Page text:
Published on: January 16, 2018


The consensus view of economists last year was that both inflation and unemployment would be higher at year’s end. They were wrong on both counts. Inflation has remained stubbornly (and surprisingly) below the Federal Reserve’s targets, and the employment market has been strong. The 148,000 jobs created in December fell well short of expectations, but the number was positive (employers hired more folks than they fired) for the 87th consecutive month, extending what is already the longest period employment growth on record. Most economists expect the positive employment trend to continue this year, with job gains less robust but still healthy.

“The job market is very healthy as 2018 begins,” Stuart Hoffman, an analyst with PNC Financial Services Group, told Business Insider. “The solid economy will add about 140,000 jobs per month this year, well above the pace of the underlying growth in the labor force, so the unemployment rate will decline to 3.7% by year-end 2018.”

There is less certainty in the forecasts for income growth, but there appears to be a growing consensus that the strong wage growth, elusive throughout the recovery will surface this year, as employers compete more aggressively for the workers they need in a growing economy. But some analysts are predicting that employers will choose to compete by increasing benefits rather than by boosting salaries.


Janet Yellen

Jerome Powell

The Federal Reserve increased interest rates by a quarter of a point at its December meeting – a move Fed officials had telegraphed clearly in advance. Most analysts expect the Fed to remain on the track policy makers have defined, to raise rates at least three times this year and twice in 2019 reflecting expectations that the economy generally, and the labor market, will remain strong. A change in leadership at the Fed, as Jerome Powell Succeeds Janet Yellen, isn’t expected to bring a change in policy direction. Mortgage rates are heading up – hardly a surprising prediction given the Fed’s anticipated rate increases this year. The consensus forecast puts the 30-year rate around 4.7 percent by the end of this year compared with an average of just over 4 percent in November of 2017. “Not only are mortgage rates higher [than they have been], rates will be at the highest level since 2011,” according to Frank Nothaft, chief economist for CoreLogic, who predicts, “We’re looking at an environment, going forward, where this era of cheap mortgage rates will largely be behind us.”


The sweeping tax reform legislation enacted at the end of last year colors many of the forecasts for this year, but doesn’t appear to alter them substantially. “Don’t expect to see much impact on either jobs or wages anytime soon from the tax bill,” Andrew Chamberlain, chief economist for Glassdoor, wrote in his 2018 forecast. The consensus view is that tax reductions will have a modestly positive impact on growth over the next two years; long-term, the forecasts are less positive. Ninety percent of the economists responding to the Wall Street Journal survey cited earlier said they expect the tax changes to increase GDP this year and next; but 47 percent say the tax changes will either have no impact, or will weaken growth going forward; 22 percent said the tax bill will increase the risk of a recession beginning by late in 2020.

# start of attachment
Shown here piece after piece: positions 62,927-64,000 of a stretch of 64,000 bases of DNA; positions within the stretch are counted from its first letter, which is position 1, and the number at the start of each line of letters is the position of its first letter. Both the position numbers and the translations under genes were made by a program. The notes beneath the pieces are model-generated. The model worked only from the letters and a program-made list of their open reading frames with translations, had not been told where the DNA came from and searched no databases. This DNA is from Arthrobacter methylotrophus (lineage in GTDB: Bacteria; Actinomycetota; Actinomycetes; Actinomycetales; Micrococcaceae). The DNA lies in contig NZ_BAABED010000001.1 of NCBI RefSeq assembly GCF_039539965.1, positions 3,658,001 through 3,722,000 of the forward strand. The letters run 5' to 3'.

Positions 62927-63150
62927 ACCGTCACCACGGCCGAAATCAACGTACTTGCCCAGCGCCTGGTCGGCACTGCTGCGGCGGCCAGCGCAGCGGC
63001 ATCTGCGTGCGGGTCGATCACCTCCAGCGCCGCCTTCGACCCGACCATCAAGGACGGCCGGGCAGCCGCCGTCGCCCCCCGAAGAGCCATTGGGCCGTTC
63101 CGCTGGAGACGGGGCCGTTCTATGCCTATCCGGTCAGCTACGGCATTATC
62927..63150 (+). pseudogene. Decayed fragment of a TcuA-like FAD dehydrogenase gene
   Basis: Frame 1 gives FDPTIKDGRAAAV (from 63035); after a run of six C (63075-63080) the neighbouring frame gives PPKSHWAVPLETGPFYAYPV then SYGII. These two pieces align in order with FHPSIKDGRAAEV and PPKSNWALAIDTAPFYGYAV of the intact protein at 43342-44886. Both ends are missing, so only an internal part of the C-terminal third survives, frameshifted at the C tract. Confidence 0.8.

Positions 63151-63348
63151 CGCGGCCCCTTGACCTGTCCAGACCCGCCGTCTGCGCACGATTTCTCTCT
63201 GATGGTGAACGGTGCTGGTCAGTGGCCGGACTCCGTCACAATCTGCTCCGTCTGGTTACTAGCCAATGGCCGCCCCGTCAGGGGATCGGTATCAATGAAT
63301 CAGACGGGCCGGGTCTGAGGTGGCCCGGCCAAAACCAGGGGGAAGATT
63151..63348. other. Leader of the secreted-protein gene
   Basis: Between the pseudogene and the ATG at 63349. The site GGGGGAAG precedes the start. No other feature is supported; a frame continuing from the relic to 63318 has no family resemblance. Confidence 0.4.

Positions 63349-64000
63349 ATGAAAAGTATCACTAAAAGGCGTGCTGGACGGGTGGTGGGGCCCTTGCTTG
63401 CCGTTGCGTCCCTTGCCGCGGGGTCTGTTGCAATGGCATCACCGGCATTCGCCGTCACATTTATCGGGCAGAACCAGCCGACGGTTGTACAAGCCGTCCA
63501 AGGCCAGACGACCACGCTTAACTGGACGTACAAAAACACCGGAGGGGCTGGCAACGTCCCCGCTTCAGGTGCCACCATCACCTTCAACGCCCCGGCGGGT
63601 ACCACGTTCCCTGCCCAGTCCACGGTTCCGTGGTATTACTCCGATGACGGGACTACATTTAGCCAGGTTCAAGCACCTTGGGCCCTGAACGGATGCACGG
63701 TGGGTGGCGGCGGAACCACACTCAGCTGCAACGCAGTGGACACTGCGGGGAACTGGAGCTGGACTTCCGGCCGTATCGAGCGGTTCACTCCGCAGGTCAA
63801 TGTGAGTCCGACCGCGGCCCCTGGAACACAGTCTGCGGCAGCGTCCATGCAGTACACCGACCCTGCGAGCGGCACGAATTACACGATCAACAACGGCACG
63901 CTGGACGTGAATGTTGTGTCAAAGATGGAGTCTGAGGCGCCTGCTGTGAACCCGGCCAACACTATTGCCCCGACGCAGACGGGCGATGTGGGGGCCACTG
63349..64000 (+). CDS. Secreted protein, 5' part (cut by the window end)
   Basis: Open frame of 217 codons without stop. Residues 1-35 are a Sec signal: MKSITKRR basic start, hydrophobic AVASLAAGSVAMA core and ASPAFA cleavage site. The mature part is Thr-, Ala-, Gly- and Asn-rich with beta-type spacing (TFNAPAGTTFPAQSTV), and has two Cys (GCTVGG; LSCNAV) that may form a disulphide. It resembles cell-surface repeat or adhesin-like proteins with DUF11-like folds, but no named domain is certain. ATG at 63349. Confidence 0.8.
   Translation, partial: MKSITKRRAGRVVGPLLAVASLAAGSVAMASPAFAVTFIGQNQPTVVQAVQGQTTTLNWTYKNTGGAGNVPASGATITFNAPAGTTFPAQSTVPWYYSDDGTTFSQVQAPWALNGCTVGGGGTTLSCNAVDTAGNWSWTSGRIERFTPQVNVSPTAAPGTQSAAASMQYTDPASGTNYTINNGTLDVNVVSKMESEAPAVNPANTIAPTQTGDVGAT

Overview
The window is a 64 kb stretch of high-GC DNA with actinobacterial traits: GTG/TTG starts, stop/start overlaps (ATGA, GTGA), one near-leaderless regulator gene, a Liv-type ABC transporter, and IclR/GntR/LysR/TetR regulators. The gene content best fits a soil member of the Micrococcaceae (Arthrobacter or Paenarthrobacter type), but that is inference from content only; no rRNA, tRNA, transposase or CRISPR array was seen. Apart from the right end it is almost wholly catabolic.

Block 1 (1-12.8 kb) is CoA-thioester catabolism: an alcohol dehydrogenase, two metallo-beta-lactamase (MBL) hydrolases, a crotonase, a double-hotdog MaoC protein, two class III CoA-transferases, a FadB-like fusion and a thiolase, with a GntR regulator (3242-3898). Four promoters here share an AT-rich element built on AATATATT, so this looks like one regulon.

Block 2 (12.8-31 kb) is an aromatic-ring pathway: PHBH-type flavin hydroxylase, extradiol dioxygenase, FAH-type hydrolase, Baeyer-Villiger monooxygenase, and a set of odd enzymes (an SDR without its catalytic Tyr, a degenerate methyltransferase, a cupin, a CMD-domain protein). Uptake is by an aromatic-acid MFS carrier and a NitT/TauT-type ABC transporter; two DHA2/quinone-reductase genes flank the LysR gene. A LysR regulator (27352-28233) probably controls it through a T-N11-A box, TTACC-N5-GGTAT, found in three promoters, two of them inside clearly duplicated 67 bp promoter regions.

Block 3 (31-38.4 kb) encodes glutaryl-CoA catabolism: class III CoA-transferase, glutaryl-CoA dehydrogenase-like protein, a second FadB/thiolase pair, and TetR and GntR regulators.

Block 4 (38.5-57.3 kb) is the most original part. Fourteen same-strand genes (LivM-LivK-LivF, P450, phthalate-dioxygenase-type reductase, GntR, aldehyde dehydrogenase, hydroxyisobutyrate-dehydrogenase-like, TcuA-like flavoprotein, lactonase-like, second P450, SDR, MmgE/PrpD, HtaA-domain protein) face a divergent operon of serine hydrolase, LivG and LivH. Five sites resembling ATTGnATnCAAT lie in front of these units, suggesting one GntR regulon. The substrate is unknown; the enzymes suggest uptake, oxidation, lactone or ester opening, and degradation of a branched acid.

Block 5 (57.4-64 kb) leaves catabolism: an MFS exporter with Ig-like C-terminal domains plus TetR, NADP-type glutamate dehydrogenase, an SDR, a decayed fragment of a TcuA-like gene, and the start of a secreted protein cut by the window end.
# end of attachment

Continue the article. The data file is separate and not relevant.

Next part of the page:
Lewis Alexander, chief U.S. economist at Nomura Securities, predicts that tax cuts and increased government expenditures will add 0.7 percent to GDP growth this year, and 0.2 percent in 2019. Goldman Sachs analysts have revised their growth forecasts for 2018 and 2019 upward by 0.3 percentage points and 0.2 percentage points to reflect tax reform stimulus.

The biggest concern cited by many analysts, is that the tax cuts will over-stimulate the economy, triggering aggressive rate hikes by the Fed to counter inflationary pressures, a scenario that would “upset the apple cart,” Rajeev Dhawan, director of Georgia State University’s Economic Forecasting Center, and one of the analysts quoted in the WSJ survey, warned.


Cities that end up on “top 10” lists usually trumpet the results. Who wouldn’t want to brag about being among the “most livable,” “most affordable” or “most healthy” metropolises? But don’t expect Baltimore to issue a press release announcing its top ranking among cities most plagued by bed bugs. That list is based on a calculation by the pest control company, Orkin, of the number of treatments ordered to eliminate the pests in 2017. And it’s’ the second consecutive year Baltimore had claimed this dubious title. Washington, D.C., Chicago, Los Angeles, and Columbus, Ohio rounded out the top 5 on the 2017 list. Bed bugs aren’t new ─ they are mentioned (not fondly) in the Bible. But mobility and global travel have exacerbated the problem over the past decade, producing what is estimated to be a multi-billion-dollar industry to deal with it.